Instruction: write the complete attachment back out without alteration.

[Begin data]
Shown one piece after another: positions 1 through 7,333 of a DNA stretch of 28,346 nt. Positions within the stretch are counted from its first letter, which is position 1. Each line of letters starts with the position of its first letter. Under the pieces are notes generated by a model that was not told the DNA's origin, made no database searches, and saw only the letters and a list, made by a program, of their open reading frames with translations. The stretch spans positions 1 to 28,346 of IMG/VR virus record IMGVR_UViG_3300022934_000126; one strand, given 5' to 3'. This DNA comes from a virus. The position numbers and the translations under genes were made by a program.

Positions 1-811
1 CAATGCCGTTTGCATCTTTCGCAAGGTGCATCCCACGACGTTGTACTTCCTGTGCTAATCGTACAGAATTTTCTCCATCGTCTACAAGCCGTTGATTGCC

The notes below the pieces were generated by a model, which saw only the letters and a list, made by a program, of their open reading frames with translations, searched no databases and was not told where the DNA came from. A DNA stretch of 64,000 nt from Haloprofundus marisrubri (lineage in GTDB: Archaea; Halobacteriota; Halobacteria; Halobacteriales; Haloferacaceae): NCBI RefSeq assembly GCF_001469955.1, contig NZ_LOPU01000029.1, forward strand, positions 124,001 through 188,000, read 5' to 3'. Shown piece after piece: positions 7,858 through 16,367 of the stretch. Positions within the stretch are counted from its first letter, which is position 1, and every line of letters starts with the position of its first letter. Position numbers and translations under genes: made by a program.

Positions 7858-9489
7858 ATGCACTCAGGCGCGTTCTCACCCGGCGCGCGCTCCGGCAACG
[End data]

Shown one piece after another: positions 1 through 7,333 of a DNA stretch of 28,346 nt. Positions within the stretch are counted from its first letter, which is position 1. Each line of letters starts with the position of its first letter. Under the pieces are notes generated by a model that was not told the DNA's origin, made no database searches, and saw only the letters and a list, made by a program, of their open reading frames with translations. The stretch spans positions 1 to 28,346 of IMG/VR virus record IMGVR_UViG_3300022934_000126; one strand, given 5' to 3'. This DNA comes from a virus. The position numbers and the translations under genes were made by a program.

Positions 1-811
1 CAATGCCGTTTGCATCTTTCGCAAGGTGCATCCCACGACGTTGTACTTCCTGTGCTAATCGTACAGAATTTTCTCCATCGTCTACAAGCCGTTGATTGCC

The notes below the pieces were generated by a model, which saw only the letters and a list, made by a program, of their open reading frames with translations, searched no databases and was not told where the DNA came from. A DNA stretch of 64,000 nt from Haloprofundus marisrubri (lineage in GTDB: Archaea; Halobacteriota; Halobacteria; Halobacteriales; Haloferacaceae): NCBI RefSeq assembly GCF_001469955.1, contig NZ_LOPU01000029.1, forward strand, positions 124,001 through 188,000, read 5' to 3'. Shown piece after piece: positions 7,858 through 16,367 of the stretch. Positions within the stretch are counted from its first letter, which is position 1, and every line of letters starts with the position of its first letter. Position numbers and translations under genes: made by a program.

Positions 7858-9489
7858 ATGCACTCAGGCGCGTTCTCACCCGGCGCGCGCTCCGGCAACG